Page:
Editorial Article: Top 8 FAQs to navigate the EU GMP Annex 1 Revision on environmental monitoring

Read the top FAQs about microbiological air monitoring

31 May 2022

EU GMP Annex 1 Revision

Sterile manufacturing represents one of the hardest challenges in pharmaceutical and medical device manufacturing. It is a process that requires careful planning, trained personnel, rigorous checks, and specialized facilities and equipment, as failure to ensure sterility can lead to life-threatening consequences for a patient. To minimize risk, compliance to regulatory guidelines that define the minimum requirements for pharmaceutical manufacturers to meet good manufacturing practice (GMP) standards is essential, and it is recommended that any interruptions to monitoring operations are avoided.

We spoke with Dr. Eric C. Arakel, global product manager for sterility testing and air monitoring at Sartorius, to find out more about environmental monitoring programs and to help answer the frequently asked questions (FAQs) about microbiology air monitoring and meeting the new EU GMP Annex 1 revision. 

For a more detailed discussion around this topic, register for the upcoming webinar titled ‘Microbial air monitoring: Navigating the regulatory landscape’  to be hosted on June 10, 2022:

1. Why is continuous air monitoring with gelatin membrane filters a particularly good method to ensure product safety?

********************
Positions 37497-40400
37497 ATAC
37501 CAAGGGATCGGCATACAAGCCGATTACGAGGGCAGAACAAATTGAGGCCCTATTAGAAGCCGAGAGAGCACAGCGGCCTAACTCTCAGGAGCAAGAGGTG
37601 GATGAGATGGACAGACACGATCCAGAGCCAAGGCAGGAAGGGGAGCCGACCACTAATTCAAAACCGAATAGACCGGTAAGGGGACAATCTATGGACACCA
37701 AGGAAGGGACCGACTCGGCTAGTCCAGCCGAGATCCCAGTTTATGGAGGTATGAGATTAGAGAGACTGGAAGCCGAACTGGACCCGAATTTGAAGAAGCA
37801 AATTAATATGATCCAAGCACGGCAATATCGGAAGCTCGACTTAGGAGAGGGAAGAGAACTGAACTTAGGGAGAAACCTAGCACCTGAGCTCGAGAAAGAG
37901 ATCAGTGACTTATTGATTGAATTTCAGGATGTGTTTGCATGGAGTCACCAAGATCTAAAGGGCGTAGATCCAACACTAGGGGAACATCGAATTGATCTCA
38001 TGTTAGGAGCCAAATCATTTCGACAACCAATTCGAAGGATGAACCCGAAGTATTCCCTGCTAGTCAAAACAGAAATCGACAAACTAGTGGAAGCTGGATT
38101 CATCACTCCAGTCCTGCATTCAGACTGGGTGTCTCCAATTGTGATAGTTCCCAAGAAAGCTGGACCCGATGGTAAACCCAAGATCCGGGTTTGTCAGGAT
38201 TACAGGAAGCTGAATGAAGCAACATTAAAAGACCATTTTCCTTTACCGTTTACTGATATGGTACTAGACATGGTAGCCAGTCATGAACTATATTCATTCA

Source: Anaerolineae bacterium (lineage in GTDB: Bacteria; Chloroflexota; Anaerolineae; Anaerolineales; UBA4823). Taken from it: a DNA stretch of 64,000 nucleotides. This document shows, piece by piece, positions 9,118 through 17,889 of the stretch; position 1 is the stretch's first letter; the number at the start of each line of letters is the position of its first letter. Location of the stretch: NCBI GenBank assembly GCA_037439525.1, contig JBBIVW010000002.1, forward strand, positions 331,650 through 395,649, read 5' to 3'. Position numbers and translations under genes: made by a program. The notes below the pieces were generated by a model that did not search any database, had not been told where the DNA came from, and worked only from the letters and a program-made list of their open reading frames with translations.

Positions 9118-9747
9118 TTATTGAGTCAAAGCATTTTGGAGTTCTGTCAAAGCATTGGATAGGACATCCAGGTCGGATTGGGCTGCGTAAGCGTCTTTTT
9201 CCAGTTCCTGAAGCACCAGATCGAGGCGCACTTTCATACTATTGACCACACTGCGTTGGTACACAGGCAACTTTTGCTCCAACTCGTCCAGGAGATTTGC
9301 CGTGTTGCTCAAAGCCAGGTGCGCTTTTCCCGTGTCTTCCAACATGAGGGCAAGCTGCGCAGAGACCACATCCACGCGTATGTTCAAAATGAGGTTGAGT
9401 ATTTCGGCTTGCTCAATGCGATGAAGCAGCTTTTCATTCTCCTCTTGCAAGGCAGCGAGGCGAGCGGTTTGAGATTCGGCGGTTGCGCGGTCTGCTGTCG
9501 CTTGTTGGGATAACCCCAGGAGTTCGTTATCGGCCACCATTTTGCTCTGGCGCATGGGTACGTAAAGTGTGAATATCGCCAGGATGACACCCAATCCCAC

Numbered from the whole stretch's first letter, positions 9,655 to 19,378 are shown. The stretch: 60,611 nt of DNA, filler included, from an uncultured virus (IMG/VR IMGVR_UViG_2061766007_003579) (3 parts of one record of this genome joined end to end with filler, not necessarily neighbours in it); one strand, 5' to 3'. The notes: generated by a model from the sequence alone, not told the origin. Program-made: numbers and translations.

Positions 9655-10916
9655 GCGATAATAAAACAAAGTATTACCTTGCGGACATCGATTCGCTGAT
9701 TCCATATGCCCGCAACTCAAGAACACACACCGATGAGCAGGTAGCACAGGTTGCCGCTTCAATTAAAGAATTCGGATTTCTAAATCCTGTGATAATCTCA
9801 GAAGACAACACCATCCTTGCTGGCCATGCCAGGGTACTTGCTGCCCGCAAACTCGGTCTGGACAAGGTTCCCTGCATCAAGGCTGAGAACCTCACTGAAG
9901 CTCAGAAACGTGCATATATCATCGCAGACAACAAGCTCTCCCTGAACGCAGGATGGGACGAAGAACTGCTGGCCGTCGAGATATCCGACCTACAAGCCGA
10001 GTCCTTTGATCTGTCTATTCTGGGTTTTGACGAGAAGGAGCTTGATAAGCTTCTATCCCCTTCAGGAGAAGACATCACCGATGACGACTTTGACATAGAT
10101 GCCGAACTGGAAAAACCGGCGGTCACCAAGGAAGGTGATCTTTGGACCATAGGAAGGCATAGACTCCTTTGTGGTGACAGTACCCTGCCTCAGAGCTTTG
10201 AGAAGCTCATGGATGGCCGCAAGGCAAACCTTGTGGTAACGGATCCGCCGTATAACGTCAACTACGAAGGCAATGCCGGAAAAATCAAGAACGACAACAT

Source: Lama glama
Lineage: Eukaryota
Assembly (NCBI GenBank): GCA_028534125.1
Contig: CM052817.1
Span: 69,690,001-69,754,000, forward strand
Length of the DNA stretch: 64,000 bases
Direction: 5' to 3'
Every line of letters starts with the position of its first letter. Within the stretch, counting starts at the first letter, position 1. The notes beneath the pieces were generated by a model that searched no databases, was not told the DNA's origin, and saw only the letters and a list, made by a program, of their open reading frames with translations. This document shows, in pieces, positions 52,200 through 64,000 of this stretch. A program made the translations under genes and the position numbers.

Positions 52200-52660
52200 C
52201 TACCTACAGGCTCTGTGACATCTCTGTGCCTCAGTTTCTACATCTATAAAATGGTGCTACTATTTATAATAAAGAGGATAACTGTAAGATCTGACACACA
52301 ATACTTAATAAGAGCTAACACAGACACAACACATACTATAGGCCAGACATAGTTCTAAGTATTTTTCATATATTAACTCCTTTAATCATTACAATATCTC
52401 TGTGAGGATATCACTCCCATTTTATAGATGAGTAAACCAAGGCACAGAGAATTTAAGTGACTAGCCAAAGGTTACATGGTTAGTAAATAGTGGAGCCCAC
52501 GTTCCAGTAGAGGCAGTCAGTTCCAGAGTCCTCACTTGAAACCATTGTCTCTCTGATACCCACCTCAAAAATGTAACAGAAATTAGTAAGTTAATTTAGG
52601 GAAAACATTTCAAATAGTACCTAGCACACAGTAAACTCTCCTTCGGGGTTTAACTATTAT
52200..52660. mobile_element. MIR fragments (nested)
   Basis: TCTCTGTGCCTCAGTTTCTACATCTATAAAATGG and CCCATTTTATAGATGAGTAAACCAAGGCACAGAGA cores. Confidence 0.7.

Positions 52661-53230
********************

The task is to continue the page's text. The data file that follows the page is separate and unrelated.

Whilst Annex 1 of the EU GMP guide calls for an air sample with a minimum volume of 1m³ to be taken per sample location, this volume is too low to reliably judge the air quality of a manufacturing environment during a typical 8 hour working shift. As such, continuous air monitoring covering the complete production process, along with multiple sample points is a great way to improve product safety. 

In addition, gelatin membrane filters, as found in the Sartorius MD8 Airscan®  system, don’t dry out like a similar agar plate would, and are therefore suitable for use during the whole 8-hour period. 

2. What are the key advantages of the gelatin-membrane filter over the agar-plate impaction method?

One of the key advantages of the gelatin-membrane filter over agar-based impaction is that it allows continuous long-term sampling. You don't have to swap out the filters as often as you would the agar plates. There is a loss of 4% to 12% of water with every cubic meter of air that is sampled for agar plates (compared to 0.3% using gelatin-membrane filters) and this can have an impact on the recovery rate of microorganisms. Annex 1 recommends intervention-free sampling, and this is basically what the gelatine membranes deliver. 

For further information, download this application note, which explores this in greater detail – and conclusively shows that gelatin membranes manufactured by Sartorius Stedim Biotech GmbH are qualified for continuous air monitoring in industrial pharmaceutical production environments for a whole 8h work shift without the need for human intervention.

3. What is the procedure to estimate bio-pollutants in indoor environments?

Our gelatin-membrane filters have a high retention capacity. You can effectively capture over 96-99% of the viruses and capture particles smaller than 80 nanometers. This means you could use these filters for an indoor environmental monitoring program in crowded spaces.